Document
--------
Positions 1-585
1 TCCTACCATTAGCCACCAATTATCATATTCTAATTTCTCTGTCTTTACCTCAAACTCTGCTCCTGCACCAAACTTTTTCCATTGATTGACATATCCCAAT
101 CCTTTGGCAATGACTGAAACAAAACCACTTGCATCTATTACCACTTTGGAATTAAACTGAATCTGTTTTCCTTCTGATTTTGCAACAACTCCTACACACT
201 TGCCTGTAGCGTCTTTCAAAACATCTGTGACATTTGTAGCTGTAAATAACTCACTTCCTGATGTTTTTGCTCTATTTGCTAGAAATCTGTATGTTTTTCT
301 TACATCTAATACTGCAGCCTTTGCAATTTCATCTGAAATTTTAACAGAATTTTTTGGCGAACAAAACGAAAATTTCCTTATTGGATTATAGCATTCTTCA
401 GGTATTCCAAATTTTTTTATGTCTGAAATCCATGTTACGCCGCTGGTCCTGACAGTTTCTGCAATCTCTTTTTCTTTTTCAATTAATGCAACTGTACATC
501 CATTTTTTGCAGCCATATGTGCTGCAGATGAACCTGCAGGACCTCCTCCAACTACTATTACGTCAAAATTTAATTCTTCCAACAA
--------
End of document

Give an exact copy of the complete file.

Positions 1-585
1 TCCTACCATTAGCCACCAATTATCATATTCTAATTTCTCTGTCTTTACCTCAAACTCTGCTCCTGCACCAAACTTTTTCCATTGATTGACATATCCCAAT
101 CCTTTGGCAATGACTGAAACAAAACCACTTGCATCTATTACCACTTTGGAATTAAACTGAATCTGTTTTCCTTCTGATTTTGCAACAACTCCTACACACT
201 TGCCTGTAGCGTCTTTCAAAACATCTGTGACATTTGTAGCTGTAAATAACTCACTTCCTGATGTTTTTGCTCTATTTGCTAGAAATCTGTATGTTTTTCT
301 TACATCTAATACTGCAGCCTTTGCAATTTCATCTGAAATTTTAACAGAATTTTTTGGCGAACAAAACGAAAATTTCCTTATTGGATTATAGCATTCTTCA
401 GGTATTCCAAATTTTTTTATGTCTGAAATCCATGTTACGCCGCTGGTCCTGACAGTTTCTGCAATCTCTTTTTCTTTTTCAATTAATGCAACTGTACATC
501 CATTTTTTGCAGCCATATGTGCTGCAGATGAACCTGCAGGACCTCCTCCAACTACTATTACGTCAAAATTTAATTCTTCCAACAA